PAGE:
Scene #7: “Sophie’s Monologue” written by Sophie Goldberg

WHILE YOU WERE AWAY – A play by the Fall 2015 Documentary Theatre Class (RCHUM 334)

Scene #7: “Sophie’s Monologue” written by Sophie Goldberg

I’m a federal criminal prosecutor,
so most of my cases are dealing with
somebody who violates a federal law.
I’m one… of many…
who decides what charges
should be filed.
I go out and meet with
all the witnesses and then
we go to trial and try the case.
One of the biggest challenges…
I’ve been taking on
a lot of robbery cases lately
and when you take a case
to court
that is similar to TV
people expect it to happen
just like it does on TV.
We start with 36 jurors
And we can eventually cut it
down to 12.
We have to educate them
to make sure
we aren’t getting people
who are biased.
The myth is that the prosecution wants
people who are biased….
anyway,
in TV land a crime happens,
it’s investigated,
somebody is arrested, there is a trial
and it all takes 46 minutes.
Cut and dry. Black and white.
In real life it could
take 3 months or 12 months
or anything in between.
Cases go to trial because they
aren’t black and white like that.
If it’s a bad case, if I already know what
the objective outcome will be,
I ethically should not be filing the case.
I try to sort out the differences in the way stories
Are recounted.
I gather the details.
What kinds of details? I guess
it all depends on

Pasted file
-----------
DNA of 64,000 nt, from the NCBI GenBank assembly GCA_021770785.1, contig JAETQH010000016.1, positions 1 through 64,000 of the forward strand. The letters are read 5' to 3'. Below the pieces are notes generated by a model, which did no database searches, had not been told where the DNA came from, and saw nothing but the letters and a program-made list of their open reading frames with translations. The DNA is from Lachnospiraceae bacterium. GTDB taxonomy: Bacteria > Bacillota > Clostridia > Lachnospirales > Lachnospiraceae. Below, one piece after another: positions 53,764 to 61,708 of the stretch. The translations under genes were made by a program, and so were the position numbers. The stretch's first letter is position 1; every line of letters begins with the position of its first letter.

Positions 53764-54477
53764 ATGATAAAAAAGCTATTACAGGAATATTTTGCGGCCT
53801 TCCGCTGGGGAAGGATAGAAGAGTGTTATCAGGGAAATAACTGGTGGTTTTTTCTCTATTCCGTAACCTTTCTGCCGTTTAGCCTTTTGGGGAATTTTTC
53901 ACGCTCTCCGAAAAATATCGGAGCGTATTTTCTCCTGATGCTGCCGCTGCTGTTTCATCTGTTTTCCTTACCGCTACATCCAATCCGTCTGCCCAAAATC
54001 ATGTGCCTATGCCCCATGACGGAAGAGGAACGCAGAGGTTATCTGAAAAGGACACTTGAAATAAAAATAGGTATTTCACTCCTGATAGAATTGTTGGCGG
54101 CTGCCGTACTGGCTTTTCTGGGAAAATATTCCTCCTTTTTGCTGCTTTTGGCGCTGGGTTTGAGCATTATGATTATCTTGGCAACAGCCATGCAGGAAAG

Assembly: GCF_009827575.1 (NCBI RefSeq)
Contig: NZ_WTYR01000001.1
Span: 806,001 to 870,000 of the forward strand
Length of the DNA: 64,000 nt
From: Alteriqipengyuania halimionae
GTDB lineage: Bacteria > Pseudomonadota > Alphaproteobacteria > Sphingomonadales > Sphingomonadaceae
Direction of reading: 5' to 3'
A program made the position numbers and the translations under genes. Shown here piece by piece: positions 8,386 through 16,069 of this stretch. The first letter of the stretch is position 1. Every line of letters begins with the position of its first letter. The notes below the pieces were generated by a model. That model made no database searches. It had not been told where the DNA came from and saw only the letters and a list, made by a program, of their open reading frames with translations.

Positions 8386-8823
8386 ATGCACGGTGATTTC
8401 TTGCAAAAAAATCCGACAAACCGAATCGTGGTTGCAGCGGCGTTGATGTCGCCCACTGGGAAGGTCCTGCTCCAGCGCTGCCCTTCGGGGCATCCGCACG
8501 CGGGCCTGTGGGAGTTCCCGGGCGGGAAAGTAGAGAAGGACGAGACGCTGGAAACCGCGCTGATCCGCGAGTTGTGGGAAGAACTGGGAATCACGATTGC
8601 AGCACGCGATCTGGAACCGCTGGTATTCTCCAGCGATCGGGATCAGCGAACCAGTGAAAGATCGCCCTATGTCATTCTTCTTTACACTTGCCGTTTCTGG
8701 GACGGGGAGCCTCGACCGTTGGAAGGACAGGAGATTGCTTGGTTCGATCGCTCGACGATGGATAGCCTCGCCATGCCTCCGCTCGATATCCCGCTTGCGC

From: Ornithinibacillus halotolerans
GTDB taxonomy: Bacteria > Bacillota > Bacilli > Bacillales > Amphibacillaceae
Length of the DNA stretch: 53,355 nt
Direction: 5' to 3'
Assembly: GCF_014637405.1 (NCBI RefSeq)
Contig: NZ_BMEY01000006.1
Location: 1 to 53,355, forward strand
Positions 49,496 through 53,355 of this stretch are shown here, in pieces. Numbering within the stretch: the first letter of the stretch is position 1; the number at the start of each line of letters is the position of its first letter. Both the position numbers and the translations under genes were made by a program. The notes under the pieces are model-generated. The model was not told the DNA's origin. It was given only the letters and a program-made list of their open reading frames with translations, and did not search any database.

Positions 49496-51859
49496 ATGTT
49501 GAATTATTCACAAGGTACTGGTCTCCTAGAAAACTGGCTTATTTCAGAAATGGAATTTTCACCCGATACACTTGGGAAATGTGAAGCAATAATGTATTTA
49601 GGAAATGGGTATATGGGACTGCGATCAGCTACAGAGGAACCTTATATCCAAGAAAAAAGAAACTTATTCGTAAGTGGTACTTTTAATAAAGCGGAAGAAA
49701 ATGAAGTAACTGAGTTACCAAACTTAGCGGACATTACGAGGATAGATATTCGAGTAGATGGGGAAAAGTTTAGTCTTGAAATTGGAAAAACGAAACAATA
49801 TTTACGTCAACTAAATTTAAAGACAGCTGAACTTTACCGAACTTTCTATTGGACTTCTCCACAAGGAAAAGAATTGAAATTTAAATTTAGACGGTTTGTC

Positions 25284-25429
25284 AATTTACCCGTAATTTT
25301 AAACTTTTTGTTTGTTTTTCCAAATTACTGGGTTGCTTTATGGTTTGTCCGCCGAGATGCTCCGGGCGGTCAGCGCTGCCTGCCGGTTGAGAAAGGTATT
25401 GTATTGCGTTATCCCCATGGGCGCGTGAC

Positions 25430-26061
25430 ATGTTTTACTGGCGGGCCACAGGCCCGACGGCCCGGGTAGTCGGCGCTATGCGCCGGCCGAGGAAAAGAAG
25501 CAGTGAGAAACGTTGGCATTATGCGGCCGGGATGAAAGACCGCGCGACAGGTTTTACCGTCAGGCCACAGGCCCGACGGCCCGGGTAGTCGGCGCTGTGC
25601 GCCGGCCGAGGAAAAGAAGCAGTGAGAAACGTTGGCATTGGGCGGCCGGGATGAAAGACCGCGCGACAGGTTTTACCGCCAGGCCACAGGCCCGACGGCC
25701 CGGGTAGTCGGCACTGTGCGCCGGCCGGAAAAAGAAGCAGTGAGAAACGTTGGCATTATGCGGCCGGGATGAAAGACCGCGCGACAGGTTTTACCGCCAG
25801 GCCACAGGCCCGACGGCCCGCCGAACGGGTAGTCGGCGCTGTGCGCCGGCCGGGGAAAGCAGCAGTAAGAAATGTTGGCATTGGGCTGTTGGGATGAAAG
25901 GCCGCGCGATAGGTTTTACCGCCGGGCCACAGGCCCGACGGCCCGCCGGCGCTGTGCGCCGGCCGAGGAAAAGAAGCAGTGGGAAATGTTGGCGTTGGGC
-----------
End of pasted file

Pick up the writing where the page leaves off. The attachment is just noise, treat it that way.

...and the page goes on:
what kind of case it is,
the questions you ask…
A bank robbery case,
the teller: what were you doing
when the person came in?
What were they wearing?
Did they have facial hair? Details.
Any unique clothing…
Did the person have gloves on or not?
Did they touch anything?
Did they touch
the counter or the door?
my job is to be objective,
but you know what,
I’m not a machine,
so I’m sure I’ve had some biases
uhhmm but I don’t know what they are
and I can’t answer that question because I don’t know,
human nature.
I would like to think
I don’t racially profile
or discriminate or anything like that,
but my biases come more
when I’m selecting a jury.
Like I said, we start with 36 people
and cut it down to 12.
And I can cut someone for any reason.
constitutionally it cannot be based on race,
religion, sexual preference, things like that, but there
are some people that I don’t want
on my jury.
When I’m prosecuting I
usually don’t want
a clergy member, or a social worker.
I’m saying somebody
did something wrong
I don’t want somebody
so forgiving on my jury
if I’m trying to prosecute.